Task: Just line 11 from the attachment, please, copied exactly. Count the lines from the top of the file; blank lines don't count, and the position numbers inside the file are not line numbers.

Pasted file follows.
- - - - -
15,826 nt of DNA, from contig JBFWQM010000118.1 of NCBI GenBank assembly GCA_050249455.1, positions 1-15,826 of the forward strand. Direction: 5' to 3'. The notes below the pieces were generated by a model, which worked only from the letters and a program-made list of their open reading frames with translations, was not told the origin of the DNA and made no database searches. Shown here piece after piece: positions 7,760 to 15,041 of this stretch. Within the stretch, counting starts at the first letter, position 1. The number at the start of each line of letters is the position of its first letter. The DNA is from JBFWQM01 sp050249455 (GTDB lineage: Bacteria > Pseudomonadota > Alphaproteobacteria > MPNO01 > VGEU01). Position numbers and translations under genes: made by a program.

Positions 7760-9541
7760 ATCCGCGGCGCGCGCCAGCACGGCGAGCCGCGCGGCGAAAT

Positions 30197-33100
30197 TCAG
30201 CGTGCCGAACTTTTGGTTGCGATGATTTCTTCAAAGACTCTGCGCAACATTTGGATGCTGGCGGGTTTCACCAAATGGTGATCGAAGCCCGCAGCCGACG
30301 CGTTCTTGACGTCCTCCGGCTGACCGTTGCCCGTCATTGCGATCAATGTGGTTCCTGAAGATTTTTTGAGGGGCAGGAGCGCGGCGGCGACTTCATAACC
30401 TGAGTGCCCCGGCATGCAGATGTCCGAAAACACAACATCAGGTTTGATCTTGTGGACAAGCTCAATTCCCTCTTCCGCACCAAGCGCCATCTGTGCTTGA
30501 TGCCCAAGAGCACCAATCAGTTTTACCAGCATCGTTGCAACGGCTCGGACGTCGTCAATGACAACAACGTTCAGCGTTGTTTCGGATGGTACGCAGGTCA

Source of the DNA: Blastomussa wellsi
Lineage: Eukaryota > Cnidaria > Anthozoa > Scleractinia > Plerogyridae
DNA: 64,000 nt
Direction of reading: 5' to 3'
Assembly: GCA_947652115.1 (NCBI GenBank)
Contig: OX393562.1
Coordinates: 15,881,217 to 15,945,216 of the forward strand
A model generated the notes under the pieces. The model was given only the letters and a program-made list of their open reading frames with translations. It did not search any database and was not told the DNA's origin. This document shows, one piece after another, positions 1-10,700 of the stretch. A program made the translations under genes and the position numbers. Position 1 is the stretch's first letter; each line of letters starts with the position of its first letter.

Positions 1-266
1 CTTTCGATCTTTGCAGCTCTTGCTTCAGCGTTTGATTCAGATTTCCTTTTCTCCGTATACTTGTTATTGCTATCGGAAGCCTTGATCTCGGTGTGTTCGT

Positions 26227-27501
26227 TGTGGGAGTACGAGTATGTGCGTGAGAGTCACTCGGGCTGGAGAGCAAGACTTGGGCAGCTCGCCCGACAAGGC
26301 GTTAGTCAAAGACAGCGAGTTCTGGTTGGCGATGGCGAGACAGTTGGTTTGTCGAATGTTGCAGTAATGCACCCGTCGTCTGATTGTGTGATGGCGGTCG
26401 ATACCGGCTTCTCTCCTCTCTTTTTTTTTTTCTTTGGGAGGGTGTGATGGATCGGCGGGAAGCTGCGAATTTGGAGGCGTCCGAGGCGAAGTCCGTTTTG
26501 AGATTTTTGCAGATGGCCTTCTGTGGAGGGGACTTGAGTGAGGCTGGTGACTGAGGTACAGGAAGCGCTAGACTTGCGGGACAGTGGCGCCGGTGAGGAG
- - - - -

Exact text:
Lineage: Eukaryota > Cnidaria > Anthozoa > Scleractinia > Plerogyridae